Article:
Day the American Dream Faded.......
The late Maxine Kizer and her neighbors have been minding their own business tending their farms
and ranches for generations. Now the federal government and the local Indian Tribes have
decided the Tribes need all the water because they intended to "reserve" the
water for hunting and fishing rights, when the now nonexistent Indian reservation
was created 140 years ago. Never mind the fact that both the Indian Tribe and the
federal government actually aggressively promoted the development of irrigated agriculture
in this 140-year interim. Armed will millions of our tax dollars, they
have now set out to destroy Maxine's legacy and her neighbor’s
lives. It is not just Maxine's legacy and the American Dream at stake; if they are successful here, Indian Tribes
across the country will be able to demand all the water, even threatening municipal
supplies for our cities.
Please donate today
and help save the family farm, opposing federal in-stream claims and the devastating,
proposed so called "settlement".
The devastating so called settlement is out.
Now the federal government, several Tribes, and various other
parties have decided to try to make a settlement affecting Maxine's
legacy and her neighbor’s rights, in the FERC Klamath Settlement
Discussions. But this group flatly refuses to grant any group
representing these interests a seat at the table. The reason
for this is obvious; this so called settlement is devastating for
agriculture, and water rights. Save the Family Farm is aggressively opposing this settlement,
that has been conducted in secret meetings. Save the Family Farm is
leading the opposition against this settlement. The settlement is now public
for January 2008 draft version; click here
Maxine Kizer lived on a century old ranch in the Fort Klamath
area. Her great grandfather moved to Oregon in the 1850's as a miller. Her great grandmother rode the wagon
train west in 1847. They met, fell in love, and
had 11 children on the first homestead established in 1873 in Fort Klamath. Maxine was second generation born on
taught school in Fort Klamath for many years, educating the local rural youth and helping
to keep the family ranch dreams alive.
has been irrigating the family ranch since before
1892. She reflects on the valley as being the most beautiful place, rivaling
Wyoming. Unfortunately, with no water, she
knows the area will "look awful, all brown and yellow with lots of grasshoppers."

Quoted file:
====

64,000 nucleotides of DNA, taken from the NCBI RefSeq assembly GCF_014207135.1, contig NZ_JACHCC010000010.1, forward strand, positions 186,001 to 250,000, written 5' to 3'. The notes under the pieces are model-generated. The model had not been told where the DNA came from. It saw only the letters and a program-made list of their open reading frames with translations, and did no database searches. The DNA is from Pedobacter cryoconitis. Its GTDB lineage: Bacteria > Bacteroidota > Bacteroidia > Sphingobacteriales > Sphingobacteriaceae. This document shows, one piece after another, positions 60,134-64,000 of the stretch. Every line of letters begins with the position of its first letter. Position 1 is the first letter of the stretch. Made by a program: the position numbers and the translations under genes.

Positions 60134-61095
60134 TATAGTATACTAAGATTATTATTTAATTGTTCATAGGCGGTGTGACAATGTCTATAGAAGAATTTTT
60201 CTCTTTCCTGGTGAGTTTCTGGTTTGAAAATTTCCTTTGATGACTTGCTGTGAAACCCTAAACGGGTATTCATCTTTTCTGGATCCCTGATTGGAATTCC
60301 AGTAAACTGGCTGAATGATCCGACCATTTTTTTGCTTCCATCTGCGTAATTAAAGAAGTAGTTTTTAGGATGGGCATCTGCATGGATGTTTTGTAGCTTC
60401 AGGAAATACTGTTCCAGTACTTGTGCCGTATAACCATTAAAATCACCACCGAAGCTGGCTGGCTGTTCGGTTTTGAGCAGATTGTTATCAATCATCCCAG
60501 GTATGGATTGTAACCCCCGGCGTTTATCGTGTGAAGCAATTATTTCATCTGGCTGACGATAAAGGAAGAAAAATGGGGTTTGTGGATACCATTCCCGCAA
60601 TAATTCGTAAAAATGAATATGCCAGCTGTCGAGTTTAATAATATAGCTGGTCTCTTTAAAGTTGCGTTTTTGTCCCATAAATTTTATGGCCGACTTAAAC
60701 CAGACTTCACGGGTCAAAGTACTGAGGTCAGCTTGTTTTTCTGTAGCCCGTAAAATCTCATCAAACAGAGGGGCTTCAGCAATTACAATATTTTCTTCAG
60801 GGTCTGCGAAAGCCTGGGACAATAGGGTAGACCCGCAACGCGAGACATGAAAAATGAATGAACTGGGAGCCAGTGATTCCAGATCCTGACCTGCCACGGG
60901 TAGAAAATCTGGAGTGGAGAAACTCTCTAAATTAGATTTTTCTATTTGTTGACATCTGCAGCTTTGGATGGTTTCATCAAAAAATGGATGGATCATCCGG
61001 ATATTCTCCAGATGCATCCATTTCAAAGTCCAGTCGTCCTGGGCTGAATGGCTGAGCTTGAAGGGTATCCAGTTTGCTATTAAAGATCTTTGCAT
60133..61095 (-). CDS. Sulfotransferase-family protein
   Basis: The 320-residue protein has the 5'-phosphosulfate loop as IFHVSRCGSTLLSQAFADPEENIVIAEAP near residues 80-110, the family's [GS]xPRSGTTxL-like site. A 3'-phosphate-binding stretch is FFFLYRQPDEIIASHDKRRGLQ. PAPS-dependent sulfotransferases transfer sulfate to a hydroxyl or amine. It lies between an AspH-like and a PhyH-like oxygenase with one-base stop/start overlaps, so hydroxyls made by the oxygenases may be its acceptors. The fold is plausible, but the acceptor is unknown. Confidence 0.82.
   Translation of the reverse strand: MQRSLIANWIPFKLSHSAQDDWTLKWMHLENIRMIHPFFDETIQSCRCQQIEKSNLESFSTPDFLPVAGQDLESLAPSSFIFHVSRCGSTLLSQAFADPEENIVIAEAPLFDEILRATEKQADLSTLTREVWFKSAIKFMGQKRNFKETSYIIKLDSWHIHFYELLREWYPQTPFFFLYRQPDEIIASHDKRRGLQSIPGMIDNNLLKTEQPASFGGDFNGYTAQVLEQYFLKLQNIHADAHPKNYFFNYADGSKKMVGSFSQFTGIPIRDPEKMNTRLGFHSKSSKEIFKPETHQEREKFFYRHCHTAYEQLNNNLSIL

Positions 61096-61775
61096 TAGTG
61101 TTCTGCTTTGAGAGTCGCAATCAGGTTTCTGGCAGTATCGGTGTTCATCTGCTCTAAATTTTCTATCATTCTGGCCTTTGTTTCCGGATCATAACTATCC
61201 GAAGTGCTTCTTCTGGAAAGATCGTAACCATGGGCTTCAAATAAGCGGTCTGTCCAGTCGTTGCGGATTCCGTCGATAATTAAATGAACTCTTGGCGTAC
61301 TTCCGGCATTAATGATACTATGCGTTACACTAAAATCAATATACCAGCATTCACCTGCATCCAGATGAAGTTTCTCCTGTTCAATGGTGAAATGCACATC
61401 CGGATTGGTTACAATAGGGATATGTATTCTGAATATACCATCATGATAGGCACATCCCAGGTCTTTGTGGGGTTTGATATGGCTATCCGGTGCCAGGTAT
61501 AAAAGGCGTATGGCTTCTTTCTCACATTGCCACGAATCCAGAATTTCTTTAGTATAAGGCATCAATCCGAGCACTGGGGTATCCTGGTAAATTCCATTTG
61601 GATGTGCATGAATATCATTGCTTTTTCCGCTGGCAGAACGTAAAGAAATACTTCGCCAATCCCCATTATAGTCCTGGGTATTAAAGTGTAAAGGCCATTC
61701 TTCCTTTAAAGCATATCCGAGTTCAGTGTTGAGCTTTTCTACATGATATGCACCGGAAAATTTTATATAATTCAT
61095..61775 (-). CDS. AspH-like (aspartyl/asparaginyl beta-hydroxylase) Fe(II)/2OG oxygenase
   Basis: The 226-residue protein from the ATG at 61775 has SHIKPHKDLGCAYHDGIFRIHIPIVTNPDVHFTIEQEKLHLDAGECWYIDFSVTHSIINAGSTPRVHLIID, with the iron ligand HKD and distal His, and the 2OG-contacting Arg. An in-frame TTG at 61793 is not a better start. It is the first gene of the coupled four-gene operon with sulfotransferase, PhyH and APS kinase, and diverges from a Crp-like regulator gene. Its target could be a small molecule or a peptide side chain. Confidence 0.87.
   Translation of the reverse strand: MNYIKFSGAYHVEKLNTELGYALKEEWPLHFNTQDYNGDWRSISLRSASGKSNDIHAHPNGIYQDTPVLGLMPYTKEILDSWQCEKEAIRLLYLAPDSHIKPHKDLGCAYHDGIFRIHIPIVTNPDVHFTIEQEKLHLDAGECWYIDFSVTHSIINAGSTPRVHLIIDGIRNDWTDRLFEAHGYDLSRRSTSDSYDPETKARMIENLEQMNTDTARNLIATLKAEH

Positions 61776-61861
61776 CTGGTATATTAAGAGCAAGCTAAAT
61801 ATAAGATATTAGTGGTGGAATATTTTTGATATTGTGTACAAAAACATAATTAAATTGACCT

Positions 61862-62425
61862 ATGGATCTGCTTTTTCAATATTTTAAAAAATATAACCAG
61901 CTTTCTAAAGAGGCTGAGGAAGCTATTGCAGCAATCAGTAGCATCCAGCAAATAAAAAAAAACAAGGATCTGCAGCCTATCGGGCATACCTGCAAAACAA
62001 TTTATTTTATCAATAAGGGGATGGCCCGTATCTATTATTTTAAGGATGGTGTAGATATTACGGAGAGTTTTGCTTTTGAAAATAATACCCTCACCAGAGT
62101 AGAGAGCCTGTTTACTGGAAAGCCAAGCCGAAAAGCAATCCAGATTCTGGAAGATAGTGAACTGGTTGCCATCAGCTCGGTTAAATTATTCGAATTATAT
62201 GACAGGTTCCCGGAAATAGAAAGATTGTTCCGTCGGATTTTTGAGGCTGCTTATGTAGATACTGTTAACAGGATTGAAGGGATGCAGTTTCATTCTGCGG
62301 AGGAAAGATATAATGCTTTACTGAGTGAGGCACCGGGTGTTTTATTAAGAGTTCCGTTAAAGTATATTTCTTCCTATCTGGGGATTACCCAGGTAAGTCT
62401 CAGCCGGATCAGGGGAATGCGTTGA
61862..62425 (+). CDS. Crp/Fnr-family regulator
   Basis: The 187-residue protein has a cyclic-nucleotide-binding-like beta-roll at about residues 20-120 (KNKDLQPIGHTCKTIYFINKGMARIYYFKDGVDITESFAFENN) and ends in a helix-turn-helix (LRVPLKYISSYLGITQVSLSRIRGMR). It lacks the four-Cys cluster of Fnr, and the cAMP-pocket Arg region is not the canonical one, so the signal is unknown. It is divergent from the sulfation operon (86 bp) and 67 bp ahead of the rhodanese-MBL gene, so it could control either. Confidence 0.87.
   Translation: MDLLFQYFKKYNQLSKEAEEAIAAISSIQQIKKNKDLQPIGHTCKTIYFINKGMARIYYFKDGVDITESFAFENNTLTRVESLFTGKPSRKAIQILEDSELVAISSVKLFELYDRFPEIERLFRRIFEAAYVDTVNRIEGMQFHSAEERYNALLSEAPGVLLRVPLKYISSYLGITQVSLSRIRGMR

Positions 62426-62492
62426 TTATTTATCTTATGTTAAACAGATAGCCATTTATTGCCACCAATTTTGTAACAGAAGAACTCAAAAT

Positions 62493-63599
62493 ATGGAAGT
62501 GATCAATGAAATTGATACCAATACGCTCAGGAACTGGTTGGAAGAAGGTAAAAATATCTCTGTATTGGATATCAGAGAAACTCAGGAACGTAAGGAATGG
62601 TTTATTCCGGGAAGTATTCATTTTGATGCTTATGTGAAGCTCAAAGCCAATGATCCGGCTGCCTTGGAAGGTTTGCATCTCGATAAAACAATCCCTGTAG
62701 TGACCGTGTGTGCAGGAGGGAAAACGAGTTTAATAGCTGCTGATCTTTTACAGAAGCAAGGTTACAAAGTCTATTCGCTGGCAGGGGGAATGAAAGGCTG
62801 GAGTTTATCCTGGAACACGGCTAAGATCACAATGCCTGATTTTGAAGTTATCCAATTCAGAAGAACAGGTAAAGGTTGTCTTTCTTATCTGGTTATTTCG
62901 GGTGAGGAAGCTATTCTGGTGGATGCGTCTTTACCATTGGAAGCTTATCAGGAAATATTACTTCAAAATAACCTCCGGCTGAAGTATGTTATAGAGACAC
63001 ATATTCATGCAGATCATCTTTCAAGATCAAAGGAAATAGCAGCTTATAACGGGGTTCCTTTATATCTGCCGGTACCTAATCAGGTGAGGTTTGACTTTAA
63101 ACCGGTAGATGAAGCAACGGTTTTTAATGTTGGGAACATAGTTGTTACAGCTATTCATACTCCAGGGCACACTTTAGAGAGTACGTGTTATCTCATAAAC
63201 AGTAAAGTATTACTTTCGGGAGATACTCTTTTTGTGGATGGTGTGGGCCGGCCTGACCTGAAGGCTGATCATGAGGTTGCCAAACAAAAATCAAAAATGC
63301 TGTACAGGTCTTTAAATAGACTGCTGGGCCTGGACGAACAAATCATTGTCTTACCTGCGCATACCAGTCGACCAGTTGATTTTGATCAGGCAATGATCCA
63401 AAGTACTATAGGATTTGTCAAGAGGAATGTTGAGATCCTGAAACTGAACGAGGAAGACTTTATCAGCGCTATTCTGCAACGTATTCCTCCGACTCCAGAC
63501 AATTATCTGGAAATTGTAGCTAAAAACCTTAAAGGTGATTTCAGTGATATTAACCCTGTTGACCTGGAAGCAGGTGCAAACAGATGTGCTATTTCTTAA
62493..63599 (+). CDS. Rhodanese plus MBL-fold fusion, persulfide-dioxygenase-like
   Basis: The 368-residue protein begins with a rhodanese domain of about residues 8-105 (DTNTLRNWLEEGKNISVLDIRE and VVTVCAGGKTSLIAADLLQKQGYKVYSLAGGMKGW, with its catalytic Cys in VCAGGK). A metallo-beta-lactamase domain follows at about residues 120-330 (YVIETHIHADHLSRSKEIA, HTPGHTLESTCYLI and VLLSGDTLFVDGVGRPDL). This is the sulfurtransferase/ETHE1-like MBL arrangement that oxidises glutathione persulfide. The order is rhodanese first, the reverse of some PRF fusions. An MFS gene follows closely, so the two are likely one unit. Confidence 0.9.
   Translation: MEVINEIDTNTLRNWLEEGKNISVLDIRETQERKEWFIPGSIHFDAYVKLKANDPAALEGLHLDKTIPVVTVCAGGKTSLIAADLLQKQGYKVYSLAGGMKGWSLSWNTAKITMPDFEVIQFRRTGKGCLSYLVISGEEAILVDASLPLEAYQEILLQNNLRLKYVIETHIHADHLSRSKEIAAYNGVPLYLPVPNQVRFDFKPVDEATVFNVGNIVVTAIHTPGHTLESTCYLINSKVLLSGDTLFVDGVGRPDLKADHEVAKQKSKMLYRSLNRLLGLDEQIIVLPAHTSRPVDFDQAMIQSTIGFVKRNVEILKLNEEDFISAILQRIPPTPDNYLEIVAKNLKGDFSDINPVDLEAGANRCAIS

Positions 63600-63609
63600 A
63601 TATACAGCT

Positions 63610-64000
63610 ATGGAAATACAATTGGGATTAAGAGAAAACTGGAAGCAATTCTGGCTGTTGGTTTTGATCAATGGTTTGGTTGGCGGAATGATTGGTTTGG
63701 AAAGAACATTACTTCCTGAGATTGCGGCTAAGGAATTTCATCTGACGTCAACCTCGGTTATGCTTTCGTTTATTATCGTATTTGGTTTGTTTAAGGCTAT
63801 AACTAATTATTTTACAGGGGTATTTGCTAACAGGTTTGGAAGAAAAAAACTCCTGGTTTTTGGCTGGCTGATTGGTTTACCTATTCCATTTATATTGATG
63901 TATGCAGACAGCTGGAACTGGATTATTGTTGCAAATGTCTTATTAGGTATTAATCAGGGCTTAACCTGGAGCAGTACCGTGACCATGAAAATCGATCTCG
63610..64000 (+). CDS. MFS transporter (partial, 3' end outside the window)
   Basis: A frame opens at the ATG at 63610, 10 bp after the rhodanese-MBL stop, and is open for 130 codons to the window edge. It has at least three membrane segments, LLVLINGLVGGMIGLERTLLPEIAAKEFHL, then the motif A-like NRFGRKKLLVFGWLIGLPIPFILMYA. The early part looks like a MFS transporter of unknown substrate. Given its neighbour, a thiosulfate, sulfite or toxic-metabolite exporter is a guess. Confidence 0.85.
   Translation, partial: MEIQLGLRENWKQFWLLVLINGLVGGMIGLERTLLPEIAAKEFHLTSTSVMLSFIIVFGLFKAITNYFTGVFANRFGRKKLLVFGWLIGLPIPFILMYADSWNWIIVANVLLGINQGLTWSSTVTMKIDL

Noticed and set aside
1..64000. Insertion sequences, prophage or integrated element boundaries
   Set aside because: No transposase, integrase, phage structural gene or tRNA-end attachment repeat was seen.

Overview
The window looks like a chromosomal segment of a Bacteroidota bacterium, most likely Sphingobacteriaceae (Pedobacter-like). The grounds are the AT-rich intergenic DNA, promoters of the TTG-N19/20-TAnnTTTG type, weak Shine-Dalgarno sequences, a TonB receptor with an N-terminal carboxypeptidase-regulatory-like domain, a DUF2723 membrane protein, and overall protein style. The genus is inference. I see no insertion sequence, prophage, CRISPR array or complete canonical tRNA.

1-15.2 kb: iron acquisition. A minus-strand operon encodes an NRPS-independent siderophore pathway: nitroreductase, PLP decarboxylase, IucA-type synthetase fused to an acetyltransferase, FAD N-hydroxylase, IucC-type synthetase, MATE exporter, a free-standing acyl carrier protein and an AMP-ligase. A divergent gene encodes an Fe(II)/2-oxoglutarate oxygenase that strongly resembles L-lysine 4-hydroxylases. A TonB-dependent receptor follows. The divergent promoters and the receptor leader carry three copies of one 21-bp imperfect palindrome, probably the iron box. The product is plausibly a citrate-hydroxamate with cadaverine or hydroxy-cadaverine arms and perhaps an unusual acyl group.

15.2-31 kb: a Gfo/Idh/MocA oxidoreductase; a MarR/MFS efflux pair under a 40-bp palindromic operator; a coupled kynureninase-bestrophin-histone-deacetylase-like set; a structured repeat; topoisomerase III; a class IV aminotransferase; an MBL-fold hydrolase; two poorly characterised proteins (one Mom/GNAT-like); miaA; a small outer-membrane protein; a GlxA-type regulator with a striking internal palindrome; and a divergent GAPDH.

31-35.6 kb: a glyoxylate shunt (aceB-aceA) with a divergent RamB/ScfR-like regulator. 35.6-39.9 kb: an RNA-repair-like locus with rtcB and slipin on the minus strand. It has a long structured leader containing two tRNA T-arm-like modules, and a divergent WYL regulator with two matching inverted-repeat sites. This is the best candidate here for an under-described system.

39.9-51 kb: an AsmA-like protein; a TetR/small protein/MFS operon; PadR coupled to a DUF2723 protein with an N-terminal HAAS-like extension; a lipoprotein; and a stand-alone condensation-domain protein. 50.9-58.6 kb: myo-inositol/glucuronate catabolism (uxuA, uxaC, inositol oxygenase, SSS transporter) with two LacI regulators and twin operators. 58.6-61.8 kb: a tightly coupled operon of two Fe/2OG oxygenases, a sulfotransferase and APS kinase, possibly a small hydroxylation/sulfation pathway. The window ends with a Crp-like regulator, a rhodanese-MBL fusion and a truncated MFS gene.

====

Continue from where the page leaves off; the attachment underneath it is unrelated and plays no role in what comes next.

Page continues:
Maxine said this
valley was the most ideal place to grow cattle, as the
grass is natural (not planted) and does not require fertilizer. Her dream
was to see her
children raise "all organic" cattle in the Fort Klamath area, marketing
organic, lean, healthy beef across the country. Her son and
grandchildren will be living on the ranch long after Maxine is
Unfortunately, Maxine was not able
to see this fight to the end, she passed away in June 2009, at
the age of 87 of natural causes. Her legacy continues with her
children, grandchildren, and great grandchildren. However,
without water Maxine's worst fears will become reality, and
future generations will struggle to keep the family ranch dreams
alive. See Obituary-Maxine
The federal government and the local Indian Tribe claim they
intended to reserve federal hunting and fishing rights for flows that are
being defined as "all the water". Maxine and her neighbors have spent hundreds of thousands
of dollars fighting this travesty. She is very proud, but she humbly admits she cannot
carry on with this fight without your help.
Maxine and other landowners bought or
homesteaded their farms and ranches expecting to irrigate the ground. Maxine has water
rights for family land and the family has continuously irrigated her pasture for the past
120 years. But today, the federal government is saying "the fish need the water"
or "the water must stay in stream and flow to the ocean," leaving no water for
Without water, these family ranches will not survive.
Where will their children and grandchildren call home? A dry dusty pasture? An abandoned
house? An empty hay barn?
Keep in mind, this is not just the
beginning, but the beginning of the end. If the federal government successfully takes
Maxine's and her neighbors' water, the government will move to other areas and take their water too. There will be no end until all of
the family farms and ranches in the West have lost their right to irrigate.